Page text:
The cruel blade glinted in the sun and cast a splotch of light on the face of one of the soldiers beside my bed. More truthfully, the blade wasn’t cruel. It wasn’t even sharp. Okay, it wasn’t even really a blade. It was tinfoil.
My sister Gay had made it, twenty years before when she had been my age. It was hideous, but I admired it anyway. For a fifteen-year-old girl in 1930 to learn the language of heraldry, research her family crest, then give those strange old words new life in the form of an accurate model, was something worthy of admiration, if not wonder.
“How are you feeling?” asked Gay, swirling into the room in the wake of her skirt.
“Swell,” I lied, then recanted. “I think I’ll be alright as long as I don’t smell food.”
“The door to the kitchen’s tightly closed, and the children have all been strictly charged.”
“Gay, I said, “I believe you are the only woman your age who wears bobby socks.”
“Oh, do you know a man my age who wears them?” Gay asked, throwing me one of her signature impish eye-twinkles. “You’re as young as you feel, and I feel fifteen.”
“We’ve switched, then,” I replied, “because I feel thirty-five.”
“Oh, that’s the morning sickness. It goes away.”
I stared at the spot of light on the soldier’s face on the wallpaper, and said, “I spoke with Mother yesterday.”
“Oh yes, I heard she telephoned while I was at the butcher’s.”
“Gay,” I began, swallowed, took a deep breath and said again, “Gay.”
She stopped tidying up the room and stood beside the bed, quite close, watching me patiently.
“Gay, she’s not--they’re not--not going to let me keep the baby!” Tears came like a river in springtime.
My sister sat down and hugged me. She didn’t say anything but “Shh” and “There, now,” at first, while I sobbed into her blouse. Then she said, “Look at me, Peaches.”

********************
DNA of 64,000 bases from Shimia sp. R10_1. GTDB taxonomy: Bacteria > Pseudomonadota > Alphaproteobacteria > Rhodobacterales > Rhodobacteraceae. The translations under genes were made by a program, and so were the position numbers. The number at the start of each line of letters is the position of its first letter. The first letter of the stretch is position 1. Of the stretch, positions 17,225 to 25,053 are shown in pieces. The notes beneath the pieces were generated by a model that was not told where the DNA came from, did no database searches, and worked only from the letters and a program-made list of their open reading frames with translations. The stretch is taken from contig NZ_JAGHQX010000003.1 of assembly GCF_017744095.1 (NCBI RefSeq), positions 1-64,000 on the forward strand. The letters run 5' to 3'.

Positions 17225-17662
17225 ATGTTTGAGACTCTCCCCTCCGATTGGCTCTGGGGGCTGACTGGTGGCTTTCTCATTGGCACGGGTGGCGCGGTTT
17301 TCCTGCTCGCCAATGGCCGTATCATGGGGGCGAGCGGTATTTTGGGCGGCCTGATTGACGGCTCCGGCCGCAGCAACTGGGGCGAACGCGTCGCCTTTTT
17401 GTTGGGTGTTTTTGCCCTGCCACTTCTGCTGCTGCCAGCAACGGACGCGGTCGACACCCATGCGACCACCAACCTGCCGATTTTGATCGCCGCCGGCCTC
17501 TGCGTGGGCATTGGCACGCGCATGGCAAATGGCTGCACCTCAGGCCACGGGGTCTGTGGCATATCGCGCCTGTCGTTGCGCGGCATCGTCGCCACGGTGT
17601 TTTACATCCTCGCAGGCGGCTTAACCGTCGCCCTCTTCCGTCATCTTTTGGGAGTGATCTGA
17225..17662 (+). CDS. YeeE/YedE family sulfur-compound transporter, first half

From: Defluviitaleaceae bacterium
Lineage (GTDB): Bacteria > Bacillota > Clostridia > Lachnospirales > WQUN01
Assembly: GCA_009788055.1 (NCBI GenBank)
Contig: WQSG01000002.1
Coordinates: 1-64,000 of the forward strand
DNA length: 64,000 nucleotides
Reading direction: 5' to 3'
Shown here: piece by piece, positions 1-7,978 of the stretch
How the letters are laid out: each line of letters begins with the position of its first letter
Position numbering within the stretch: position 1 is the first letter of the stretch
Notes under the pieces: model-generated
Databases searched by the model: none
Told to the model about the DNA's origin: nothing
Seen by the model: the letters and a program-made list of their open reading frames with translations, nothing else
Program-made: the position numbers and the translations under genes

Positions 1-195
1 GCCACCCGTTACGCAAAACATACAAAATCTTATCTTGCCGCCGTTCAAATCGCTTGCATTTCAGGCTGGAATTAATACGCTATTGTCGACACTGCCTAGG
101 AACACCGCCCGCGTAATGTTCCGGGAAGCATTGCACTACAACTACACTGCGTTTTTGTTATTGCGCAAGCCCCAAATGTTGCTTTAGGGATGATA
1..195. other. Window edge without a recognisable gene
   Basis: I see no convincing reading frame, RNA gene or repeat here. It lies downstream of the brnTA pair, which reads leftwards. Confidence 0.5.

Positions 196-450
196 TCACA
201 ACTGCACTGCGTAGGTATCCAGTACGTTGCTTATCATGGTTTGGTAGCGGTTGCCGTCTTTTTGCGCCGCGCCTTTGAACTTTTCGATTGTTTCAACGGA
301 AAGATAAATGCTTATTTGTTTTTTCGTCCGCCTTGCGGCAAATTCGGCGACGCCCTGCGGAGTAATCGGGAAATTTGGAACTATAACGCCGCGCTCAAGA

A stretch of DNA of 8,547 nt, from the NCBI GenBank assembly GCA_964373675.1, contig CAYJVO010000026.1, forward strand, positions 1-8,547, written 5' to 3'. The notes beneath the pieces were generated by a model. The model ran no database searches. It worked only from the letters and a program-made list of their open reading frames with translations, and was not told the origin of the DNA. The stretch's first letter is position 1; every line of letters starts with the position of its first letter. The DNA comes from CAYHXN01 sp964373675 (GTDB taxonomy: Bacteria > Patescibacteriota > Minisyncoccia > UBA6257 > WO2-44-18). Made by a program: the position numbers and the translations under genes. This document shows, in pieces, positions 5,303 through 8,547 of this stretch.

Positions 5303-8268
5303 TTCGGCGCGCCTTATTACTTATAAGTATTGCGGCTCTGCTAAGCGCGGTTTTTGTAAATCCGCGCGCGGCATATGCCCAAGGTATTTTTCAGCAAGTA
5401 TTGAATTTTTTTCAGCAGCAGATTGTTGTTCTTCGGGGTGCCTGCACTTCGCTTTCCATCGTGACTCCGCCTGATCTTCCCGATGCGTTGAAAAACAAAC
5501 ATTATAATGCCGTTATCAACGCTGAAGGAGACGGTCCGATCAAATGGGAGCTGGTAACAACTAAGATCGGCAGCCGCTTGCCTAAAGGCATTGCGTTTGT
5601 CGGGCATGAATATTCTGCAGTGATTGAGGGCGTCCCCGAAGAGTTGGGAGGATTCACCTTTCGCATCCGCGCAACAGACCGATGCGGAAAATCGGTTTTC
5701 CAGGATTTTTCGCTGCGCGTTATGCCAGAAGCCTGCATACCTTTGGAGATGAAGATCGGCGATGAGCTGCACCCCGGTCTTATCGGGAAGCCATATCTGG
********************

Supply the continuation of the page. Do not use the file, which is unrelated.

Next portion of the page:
I laughed, in spite of myself. “You haven’t called me Peaches for a long time.”
“You may be big, grown-up Georgia now,” she answered, “but you’ll always be my beloved baby sister Peaches. Listen, she may think she’s not going to let you keep the baby. But that’s just her plan. She’s not the baby’s mother; you are. You’re the one who’s responsible to make this decision.”
“But I’m underage, and...” I didn’t want to say the awful word ‘unmarried’.
Gay supplied a less embarrassing word. “Yes,” she said, “you’re underage and her daughter, but we can still fight this--if you want to.”
“I do,” I answered. “I want this baby more than anything. I know it will be hard work, but I’ll work hard. I feel my baby inside me. I love my baby! And how can I know for sure that the adoptive parents would teach this child to love God as much as I would?”
“You don’t need to convince me,” said Gay. “You don’t need to convince anyone. If you’re sure of your decision, then that’s all you need to say.”
“I’m sure of my decision,” I said, like it was a recitation, “but what about Mother’s plan?”
“Mother’s plan,” said Gay, “is going to be aborted.”
“Oh, heavens, I’m sorry!” she said, turning red and covering her mouth with her manicured fingertips. “I should have chosen a different word.”
I laughed again. “It’s okay. I like that word.” I lifted the bedcovers and bent my head toward the roundness under my nightgown. “Did you hear that?” I said, “We’re going to have an abortion. We’re going to abort your grandmother’s plan and stay together forever--or at least until you go off to college.” Then I put the covers down and took Gay’s hand in mine. “Lord,” I said, “please bless this baby and help me to raise it to love You. And I know this is a strange request, but please bless this abortion.”
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